Variable survey intervals. Beginning with the release of the 1995 benchmark, BLS refined the seasonal adjustment procedures to control for survey interval variations, sometimes referred to as the 4- versus 5-week effect. Although the CES survey is referenced to a consistent concept–the pay period including the 12th of each month-inconsistencies arise because there are sometimes 4 and sometimes 5 weeks between the week including the 12th in a given pair of months. In highly seasonal industries, these variations can be an important determinant of the magnitude of seasonal hires or layoffs that have occurred at the time the survey is taken, thereby complicating seasonal adjustment.

Standard seasonal adjustment methodology relies heavily on the experience of the most recent 3 years to determine the expected seasonal change in employment for each month of the current year. Prior to the implementation of the adjustment, the procedure did not distinguish between 4- and 5-week survey intervals and the accuracy of the seasonal expectation depended in large measure on how well the current year’s survey interval corresponded with those from the previous 3 years. All else being the same, the greatest potential for distortion occurred when the current month being estimated had a 5-week interval but the 3 years preceding it were all 4-week intervals, or conversely, when the current month had a 4-week interval but the 3 years preceding it were all 5-week intervals.

BLS uses REGARIMA (regression with autocorrelated errors) modeling to identify the estimated size and significance of the calendar effect for each published series. REGARIMA combines standard regression analysis, which measures correlation among two or more variables, with ARIMA modeling, which describes and predicts the behavior of data series based on its own past history. For many economic time series, including nonfarm payroll employment, observations are autocorrelated over time. That is, each month’s value is significantly dependent on the observations that precede it; these series, thus, usually can be successfully fit using ARIMA models. If autocorrelated time series are modeled through regression analysis alone, the measured relationships among other variables of interest may be distorted due to the influence of the autocorrelation. Thus, the REGARIMA technique is appropriate to measuring relationships among variables of interest in series that exhibit autocorrelation, such as nonfarm payroll employment.

In this application, the correlations of interest are those between employment levels in individual calendar months and the lengths of the survey intervals for those months. The REGARIMA models evaluate the variation in employment levels attributable to 11 separate survey interval variables, one specified for each month, except March. March is excluded because there is almost always 4 weeks between the February and March surveys. Models for individual basic series are fitted with the most recent 10 years of data available, the standard time span used for CES seasonal adjustment.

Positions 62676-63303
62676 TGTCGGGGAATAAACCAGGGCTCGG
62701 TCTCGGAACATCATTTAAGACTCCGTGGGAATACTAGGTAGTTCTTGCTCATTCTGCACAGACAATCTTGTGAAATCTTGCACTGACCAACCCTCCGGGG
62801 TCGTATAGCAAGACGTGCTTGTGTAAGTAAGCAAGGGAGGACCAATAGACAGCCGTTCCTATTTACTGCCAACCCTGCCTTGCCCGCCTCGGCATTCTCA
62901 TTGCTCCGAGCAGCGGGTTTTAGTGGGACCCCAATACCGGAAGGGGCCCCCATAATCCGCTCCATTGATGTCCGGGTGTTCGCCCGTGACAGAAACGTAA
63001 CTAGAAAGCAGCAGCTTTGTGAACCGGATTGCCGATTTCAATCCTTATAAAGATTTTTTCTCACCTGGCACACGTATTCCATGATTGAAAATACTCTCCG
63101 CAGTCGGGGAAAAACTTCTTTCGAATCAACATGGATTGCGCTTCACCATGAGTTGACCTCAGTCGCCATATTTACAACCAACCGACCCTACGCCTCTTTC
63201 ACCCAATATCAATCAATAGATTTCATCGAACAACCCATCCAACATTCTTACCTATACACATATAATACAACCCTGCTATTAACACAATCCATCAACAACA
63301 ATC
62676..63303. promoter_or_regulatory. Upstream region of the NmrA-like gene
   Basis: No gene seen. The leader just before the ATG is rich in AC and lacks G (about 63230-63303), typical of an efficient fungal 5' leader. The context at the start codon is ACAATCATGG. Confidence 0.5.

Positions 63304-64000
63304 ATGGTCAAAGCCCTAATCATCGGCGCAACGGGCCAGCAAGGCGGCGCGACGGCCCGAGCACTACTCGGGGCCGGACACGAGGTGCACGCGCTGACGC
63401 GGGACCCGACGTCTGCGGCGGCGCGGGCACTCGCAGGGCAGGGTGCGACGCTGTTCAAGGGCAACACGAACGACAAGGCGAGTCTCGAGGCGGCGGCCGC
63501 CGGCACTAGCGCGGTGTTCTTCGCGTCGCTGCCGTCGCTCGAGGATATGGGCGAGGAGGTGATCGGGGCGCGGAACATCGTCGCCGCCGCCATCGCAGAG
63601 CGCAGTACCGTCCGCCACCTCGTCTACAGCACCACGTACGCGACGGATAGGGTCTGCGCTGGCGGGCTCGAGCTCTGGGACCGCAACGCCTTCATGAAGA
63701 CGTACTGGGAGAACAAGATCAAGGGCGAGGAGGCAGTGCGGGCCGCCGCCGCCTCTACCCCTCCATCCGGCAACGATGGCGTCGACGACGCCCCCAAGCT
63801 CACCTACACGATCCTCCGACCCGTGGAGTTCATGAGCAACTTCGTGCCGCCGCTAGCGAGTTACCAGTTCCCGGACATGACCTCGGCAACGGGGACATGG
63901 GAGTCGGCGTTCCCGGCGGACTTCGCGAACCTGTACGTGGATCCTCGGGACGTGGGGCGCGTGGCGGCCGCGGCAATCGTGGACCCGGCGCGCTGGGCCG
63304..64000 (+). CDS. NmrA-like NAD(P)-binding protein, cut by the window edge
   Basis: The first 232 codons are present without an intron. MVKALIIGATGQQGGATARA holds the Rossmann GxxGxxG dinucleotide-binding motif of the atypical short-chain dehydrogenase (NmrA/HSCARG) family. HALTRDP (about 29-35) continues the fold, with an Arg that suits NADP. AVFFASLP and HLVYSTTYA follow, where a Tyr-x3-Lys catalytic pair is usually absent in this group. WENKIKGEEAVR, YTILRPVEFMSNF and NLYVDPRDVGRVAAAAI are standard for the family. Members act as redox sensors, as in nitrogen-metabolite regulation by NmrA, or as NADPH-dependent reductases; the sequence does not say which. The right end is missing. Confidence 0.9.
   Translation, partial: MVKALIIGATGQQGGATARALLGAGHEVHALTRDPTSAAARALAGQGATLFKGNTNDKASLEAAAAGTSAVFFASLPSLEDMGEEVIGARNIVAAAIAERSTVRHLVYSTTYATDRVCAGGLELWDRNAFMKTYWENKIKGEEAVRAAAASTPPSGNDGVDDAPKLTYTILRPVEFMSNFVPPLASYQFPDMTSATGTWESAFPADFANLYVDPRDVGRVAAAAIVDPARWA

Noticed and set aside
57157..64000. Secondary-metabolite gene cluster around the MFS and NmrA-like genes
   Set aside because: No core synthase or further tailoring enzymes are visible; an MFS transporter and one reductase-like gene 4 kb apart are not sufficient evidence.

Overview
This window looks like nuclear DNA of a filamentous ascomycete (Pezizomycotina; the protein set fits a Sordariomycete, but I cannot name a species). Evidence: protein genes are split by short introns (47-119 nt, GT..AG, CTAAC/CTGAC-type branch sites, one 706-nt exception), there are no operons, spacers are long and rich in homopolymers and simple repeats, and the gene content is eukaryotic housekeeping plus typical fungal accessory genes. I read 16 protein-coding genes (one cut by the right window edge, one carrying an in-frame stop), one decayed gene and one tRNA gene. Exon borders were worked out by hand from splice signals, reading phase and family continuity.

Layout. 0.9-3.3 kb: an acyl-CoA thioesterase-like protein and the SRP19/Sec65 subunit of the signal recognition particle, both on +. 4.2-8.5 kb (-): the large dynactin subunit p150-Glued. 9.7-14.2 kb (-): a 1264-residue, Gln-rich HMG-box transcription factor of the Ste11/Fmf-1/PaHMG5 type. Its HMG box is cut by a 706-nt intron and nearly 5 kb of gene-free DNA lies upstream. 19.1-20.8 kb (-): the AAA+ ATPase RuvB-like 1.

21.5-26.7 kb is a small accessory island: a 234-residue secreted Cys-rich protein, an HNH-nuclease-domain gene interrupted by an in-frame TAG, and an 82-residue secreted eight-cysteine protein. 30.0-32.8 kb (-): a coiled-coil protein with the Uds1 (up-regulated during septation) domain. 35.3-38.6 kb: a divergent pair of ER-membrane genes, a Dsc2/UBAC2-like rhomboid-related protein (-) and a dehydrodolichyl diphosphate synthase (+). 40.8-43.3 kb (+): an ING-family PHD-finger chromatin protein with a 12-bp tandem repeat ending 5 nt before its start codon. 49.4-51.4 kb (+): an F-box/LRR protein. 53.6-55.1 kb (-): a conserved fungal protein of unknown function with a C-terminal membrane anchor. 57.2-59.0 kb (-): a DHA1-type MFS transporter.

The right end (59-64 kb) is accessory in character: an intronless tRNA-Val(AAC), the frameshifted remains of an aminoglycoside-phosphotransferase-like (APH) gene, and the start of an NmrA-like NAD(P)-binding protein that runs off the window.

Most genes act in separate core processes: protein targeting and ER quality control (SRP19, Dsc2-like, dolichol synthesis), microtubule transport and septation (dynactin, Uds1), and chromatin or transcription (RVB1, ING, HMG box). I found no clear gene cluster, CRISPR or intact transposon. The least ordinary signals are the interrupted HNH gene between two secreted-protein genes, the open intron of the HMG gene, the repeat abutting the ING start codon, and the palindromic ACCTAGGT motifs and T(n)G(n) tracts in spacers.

The REGARIMA procedure yields regression coefficients for each of the 11 months specified in the model. These coefficients provide estimates of the strength of the relationship between employment levels and the number of weeks between surveys for the 11 modeled months. The X-12-ARIMA software also produces diagnostic statistics that permit the assessment of the statistical significance of the regression coefficients, and all series are reviewed for model adequacy.

Because the 11 coefficients derived from the REGARIMA models provide an estimate of the magnitude of variation in employment levels associated with the length of the survey interval, these coefficients are used to adjust the CES data to remove the calendar effect. These “filtered” series then are seasonally adjusted using the standard X-12-ARIMA software previously used.

For a few series, REGARIMA models did not fit well; these series are seasonally adjusted with the X-12 software but without the interval-effect adjustment. There are several additional special effects modeled through the REGARIMA process which are described below.